"The Print Studio Pro plugin offers a 'pattern print' option, which prints lots of different versions of an image, with minor changes in settings. This is one way to fine tune B&W output for example."
"I'd reiterate that there are many ways of 'tuning' B&W output for the paper you're using, but you will need to put some work in (and paper/ink) to get the best out of this printer."
italics emphases are all mine
Printed on Canson Baryta Photographique using Canson recommended media type and Canson ICC profile. Printed from Lightroom with LR managing color.
No color cast and smooth gradient in the 256 range gradient band.
Similar results with Red River Palo Duro and San Gabriel.
But, since you have a pigment printer that you are happy with (and pigment is generally recommended as better for B&W) use the tool you feel is better for each task and enjoy your hobby (or business).
I know I wrote the original post yesterday at a time when I was extremely frustrated. And the second post was written after trying a few more prints that I said I thought looked good. Now I'm not talking about a strong color cast by any means. The print I mentioned in the second post on the Pro Luster actually fooled me. It looked good... really good. And I used it as a sort of standard against which I compared the prints made on Arctic Polar Satin and Baryta Photographique.
Then I printed the same file on the Epson 3800. I can hold the two prints side by side and the difference. There is a slight cast in the Pro Luster print from the PRO-100. I really believe that without the side by side, it would pass.
Since I was already wasting paper and ink, I figured I try a comparison on another print. And on this one, the difference was for all intents and purposes unnoticable.
The first print was loaded with highlights and midtones. It was in those tonal ranges that the cast was "most" noticable. The second print was skewed toward shadows. There the cast was basically imperceptable.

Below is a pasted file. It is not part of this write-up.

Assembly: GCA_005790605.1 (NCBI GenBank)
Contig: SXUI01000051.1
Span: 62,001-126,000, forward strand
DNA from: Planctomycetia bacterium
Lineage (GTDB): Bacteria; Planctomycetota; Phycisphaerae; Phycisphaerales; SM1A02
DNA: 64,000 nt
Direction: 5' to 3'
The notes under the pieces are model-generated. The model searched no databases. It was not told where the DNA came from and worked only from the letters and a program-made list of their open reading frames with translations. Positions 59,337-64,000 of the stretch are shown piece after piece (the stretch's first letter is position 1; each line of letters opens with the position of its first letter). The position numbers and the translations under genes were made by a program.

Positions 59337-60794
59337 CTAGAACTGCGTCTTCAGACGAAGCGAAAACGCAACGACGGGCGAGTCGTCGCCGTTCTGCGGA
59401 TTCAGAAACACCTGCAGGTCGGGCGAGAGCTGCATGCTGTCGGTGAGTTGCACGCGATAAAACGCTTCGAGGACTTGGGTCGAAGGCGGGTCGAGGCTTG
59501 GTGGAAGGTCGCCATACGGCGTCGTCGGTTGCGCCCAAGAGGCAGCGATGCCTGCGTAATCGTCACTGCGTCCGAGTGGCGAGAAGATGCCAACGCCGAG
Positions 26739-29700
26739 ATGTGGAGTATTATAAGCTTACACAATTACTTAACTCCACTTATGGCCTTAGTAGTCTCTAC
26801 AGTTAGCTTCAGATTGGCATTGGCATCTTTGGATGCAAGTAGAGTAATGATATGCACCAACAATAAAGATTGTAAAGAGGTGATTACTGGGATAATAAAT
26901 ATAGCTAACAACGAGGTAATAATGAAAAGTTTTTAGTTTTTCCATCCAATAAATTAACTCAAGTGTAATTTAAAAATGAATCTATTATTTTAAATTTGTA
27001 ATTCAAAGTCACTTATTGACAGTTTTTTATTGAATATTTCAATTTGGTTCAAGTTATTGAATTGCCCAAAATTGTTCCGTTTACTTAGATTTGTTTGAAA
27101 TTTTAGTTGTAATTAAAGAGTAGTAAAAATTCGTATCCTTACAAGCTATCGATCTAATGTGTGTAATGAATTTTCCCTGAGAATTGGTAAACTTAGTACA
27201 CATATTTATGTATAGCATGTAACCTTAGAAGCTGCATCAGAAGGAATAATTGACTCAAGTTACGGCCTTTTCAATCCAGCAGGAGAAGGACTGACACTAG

So as far as I am concerned, I have not found a solution that is satisfactory for me... yet! I have not given up because I'm not the type of guy to give up. Clearly the Epson 3800 will produce great results with all the papers that I currently use. (And let me say right here that I tried many papers back in the early days with the 3800 and some just didn't seem to work for me.) Equally clearly, I am going to have to keep looking for papers the produce the results I am looking for with the PRO-100.
My final (I think) word is that if I didn't have the 3800, I think I could go through life looking at the prints from PRO-100 (particularly on Pro Luster and Arctic Polar Satin and actually not see the magenta cast. It is only when compared side by side with a "purer" B&W print that the cast is noticable.
Just my observation. Now I am going to give Red River a call and see what they have to add.
Thanks for all the suggestions and help as I have been going through this process.
From what I have read online even when printing B&W the PRO-100 uses the color inks since the black dye is not true black.
Since it is a mechanical device subject to tolerances it might be necessary to fine tune the printer. You can do that using Print Studio Pro by printing a B&W test chart. Find the tweaking that looks best to you and enter those adjustments into the printer driver.
Thanks, John. I will give that a try. I just spent 45 minutes on the phone with Red River. Great discussion but not sure we solved anything but it was a GREAT discussion I had. Learned a lot.
"RRP knows this and has custom profiles to help correct it."
The correct profile has more to do with good prints than anything else. I can't stress this enough. Profiles are 1st and paper is second.
If you choose B&W under quality and media, you do not have the option to choose a profile. Canon (the printer) manages the color.
If you choose to use an icc profile, you cannot choose B&W.
We (the gentleman from RRP and I) discussed this. His recommendation was to check the B&W box and let the printer manage the color. This is exactly what I have been doing. When you check the B&W box, you get Canon Manages Color rather than ColorSync (Mac) manages color which means the Printer Manages Color (Epson talk).
His words were that he believes there is a "bug" in the Pro-100 system that causes the color cast which can be reduced through experimentation with things that shouldn't really have an effect... like changing media from semi-gloss to luster and stuff like that.
Bottom line is I will probably just continue to use the 3800 for B&W and color and the Pro-100 for just color.
Oh and he also said they will be coming out with a new version of the San Gabriel Baryta paper sometime this summer.